SWS survey: Fewer Filipinos consider themselves poor

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Metro Manila (CNN Philippines, July 21) — A June 2017 Social Weather Stations (SWS) survey found that since the first quarter of 2017, less Filipinos believe they are poor.

The survey, conducted on June 23 to 26, showed that 10.1 million Filipinos consider themselves poor, which is down by nearly 1.5 million from March 2017.

The respondents were 1,200 heads of families.

The 44 percent self-rated poverty rate broke two successive quarters of increases, with the rate at 44 percent in December 2016 and 50 percent in March 2017, the highest under the Duterte administration.

SWS attributed the six-point decrease nationwide to easing poverty in Luzon and Metro Manila, which cushioned slight increases in Visayas and Mindanao.

Self-rated poverty declined by 16 percentage points in Luzon to 34 percent and slipped eight percentage points in Metro Manila to 28 percent. Meanwhile, it rose by seven percentage points in Visayas to 64 percent and climbed four percentage points in Mindanao to 57 percent.

The survey also reported that around 7.3 million families were "food-poor," down by 800,000 from March 2017.

"Prior to this, Self-Rated Food-Poverty had been either steady or increasing since April 2016," SWS said.

SWS said the three-percentage-point fall in the self-rated food poverty rate from March 2017 was due to declines of 15 percentage points in Luzon to 27 percent and five percentage points in Metro Manila to 16 percent.

However, the rate went up 11 percentage points in Visayas to 44 percent and six percentage points in Mindanao to 41 percent.

Those surveyed set ₱10,000 as the monthly budget for them not to be considered poor. The poll revealed that the families still lack ₱5,000 to meet that target.

For self-rated food poverty, the budget was ₱6,000 a month. The families said they are short of that amount by ₱2,500.

"These values are higher in the June 2017 survey compared to their March 2017 counterparts, meaning families are in need of more money and lack more money to escape food poverty," SWS said in its report.

Presidential Spokesperson Ernesto Abella said Malacañang is "pleased" with the survey results.

"The Duterte administration's overarching goal is to bring comfortable life for all," he said. "Much has been accomplished in one year as people have started to feel some improvement. However, we have to do more, and with the support of business, civil society and other vital stakeholders, we can achieve our target to bring down poverty to 14% at the end of the President's term."

Improving living standards

The Philippine Development Plan for the Duterte administration — which the National Economic Development Authority (NEDA) approved in February 2017 — aims to reduce the overall poverty rate from 21.6 percent in 2015 to 14 percent by 2022, which is equivalent to lifting six million people out of poverty.

NEDA Director-General Ernesto Pernia told CNN Philippines' The Source on July 20 that the Duterte administration hopes to raise average living standards, as measured by gross domestic product (GDP) per capita, by the time it leaves office in 2022.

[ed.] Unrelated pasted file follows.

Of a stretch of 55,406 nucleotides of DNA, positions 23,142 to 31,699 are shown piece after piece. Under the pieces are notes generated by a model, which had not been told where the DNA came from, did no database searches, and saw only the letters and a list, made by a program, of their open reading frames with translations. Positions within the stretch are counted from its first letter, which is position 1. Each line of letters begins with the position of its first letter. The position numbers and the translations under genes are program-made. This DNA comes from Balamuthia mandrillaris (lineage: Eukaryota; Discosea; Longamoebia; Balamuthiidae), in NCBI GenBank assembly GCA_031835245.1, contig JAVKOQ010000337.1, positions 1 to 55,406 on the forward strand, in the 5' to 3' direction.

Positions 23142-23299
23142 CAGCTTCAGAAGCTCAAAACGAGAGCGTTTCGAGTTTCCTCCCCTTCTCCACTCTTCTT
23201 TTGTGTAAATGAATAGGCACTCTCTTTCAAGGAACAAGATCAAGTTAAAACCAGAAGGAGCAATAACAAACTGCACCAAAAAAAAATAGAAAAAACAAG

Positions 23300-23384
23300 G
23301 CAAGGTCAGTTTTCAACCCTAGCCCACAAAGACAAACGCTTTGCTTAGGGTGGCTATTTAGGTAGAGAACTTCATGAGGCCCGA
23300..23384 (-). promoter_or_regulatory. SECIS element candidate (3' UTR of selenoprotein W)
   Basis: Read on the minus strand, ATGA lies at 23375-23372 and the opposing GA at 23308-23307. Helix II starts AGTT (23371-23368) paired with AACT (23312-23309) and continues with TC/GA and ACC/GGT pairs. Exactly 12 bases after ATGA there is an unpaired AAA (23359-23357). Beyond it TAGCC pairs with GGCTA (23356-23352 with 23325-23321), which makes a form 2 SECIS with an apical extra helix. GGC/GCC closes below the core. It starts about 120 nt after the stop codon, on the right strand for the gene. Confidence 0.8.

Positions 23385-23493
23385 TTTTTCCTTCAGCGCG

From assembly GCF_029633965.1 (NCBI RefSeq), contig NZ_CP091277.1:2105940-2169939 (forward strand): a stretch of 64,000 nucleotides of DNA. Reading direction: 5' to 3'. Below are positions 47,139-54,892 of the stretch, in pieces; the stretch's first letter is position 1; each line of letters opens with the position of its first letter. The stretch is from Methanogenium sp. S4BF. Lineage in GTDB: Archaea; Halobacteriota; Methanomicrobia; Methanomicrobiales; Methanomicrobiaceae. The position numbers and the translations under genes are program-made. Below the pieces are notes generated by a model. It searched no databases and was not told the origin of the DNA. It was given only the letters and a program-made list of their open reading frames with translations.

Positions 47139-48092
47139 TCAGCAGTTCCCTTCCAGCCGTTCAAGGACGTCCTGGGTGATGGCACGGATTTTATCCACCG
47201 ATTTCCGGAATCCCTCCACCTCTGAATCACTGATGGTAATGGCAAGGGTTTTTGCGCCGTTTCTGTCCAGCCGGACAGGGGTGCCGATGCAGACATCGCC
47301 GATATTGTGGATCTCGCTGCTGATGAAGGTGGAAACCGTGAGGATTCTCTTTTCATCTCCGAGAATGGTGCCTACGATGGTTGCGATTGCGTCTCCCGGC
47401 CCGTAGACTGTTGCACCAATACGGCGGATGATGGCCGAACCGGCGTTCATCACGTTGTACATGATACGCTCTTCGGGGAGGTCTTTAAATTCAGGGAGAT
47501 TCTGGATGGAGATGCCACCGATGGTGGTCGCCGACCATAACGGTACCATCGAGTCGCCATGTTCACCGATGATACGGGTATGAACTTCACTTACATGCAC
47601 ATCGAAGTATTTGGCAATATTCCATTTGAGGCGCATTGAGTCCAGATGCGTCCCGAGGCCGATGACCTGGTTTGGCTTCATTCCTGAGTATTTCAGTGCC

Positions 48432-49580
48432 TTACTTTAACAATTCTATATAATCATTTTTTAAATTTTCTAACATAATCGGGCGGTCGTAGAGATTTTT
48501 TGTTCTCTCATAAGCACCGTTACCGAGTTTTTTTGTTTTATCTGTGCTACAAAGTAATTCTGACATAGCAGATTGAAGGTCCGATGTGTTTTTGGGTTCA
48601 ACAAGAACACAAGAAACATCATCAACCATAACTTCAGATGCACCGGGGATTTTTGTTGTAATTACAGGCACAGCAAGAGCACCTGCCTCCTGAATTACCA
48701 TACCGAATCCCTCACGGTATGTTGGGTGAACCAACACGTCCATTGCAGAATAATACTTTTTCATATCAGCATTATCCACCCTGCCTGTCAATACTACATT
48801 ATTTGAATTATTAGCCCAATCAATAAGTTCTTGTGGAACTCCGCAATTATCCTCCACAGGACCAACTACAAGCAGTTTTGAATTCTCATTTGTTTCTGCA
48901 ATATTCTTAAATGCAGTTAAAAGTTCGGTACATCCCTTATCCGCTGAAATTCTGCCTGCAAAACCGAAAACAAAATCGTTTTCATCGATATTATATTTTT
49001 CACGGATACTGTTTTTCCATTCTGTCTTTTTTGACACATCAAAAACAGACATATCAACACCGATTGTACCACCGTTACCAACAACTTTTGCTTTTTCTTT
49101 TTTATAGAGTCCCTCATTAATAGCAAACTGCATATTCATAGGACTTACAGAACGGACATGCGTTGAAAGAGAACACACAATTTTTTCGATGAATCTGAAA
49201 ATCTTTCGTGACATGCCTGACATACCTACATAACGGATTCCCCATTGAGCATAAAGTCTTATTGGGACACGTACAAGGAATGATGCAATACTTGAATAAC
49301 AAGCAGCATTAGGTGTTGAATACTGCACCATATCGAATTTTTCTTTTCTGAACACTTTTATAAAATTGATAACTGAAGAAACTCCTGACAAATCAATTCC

Read: NEDA chief: Regional development needed for shift to federalism

GDP per capita is computed by dividing the country's GDP, which is the value of all goods and services produced within the country in a year, by the total population.

"We foresee the Philippines as high-middle-income country," he said. "Now, we are a low-middle-income country with a GDP per capita of $3,550 (around ₱180,663) and we would be reaching perhaps $5,000 (₱254,455) by 2022."

Meanwhile, the Department of Social Welfare and Development (DSWD) launched its Kilos SAMBAYANAN program on July 18, which aims to collaborate anti-poverty efforts of the DSWD and the Human Development and Poverty Reduction (HDPR) Cluster.

The HDPR is comprised of the Housing and Urban Development Coordinating Council,  NEDA, the Department of Agrarian Reform, the Department of Environment and Natural Resources, the Department of Education, the Department of Health, the Department of Labor and Employment, the Department of Budget and Management, the Department of the Interior and Local Government, the Commission on Higher Education and the National Anti-Poverty Commission (NAPC).

"Sa bahagi ng gobyerno, kailangang paghusayin namin ang paglilingkod sa sambayanan at ang aktibidad na ito ngayong araw ay isa sa mga hakbang na nakita natin na maaaring gawin," Taguiwalo said in a July 18 statement. "Kailangan ilapit po talaga sa inyo ang gobyerno at palawakin pa ang impormasyon tungkol sa mga serbisyo at programa ng pamahalaan."

[Translation: On the part of the government, we need to improve how we serve the people and this activity is one of the steps that we saw that we could do. We really need to bring the government closer to you and to further spread information on the government's programs and services.]

The NAPC identified 10 basic needs of Filipinos: food, land reform, water, shelter, work and national industrialization, healthcare, education, social protection, healthy environment, peace, and people's participation.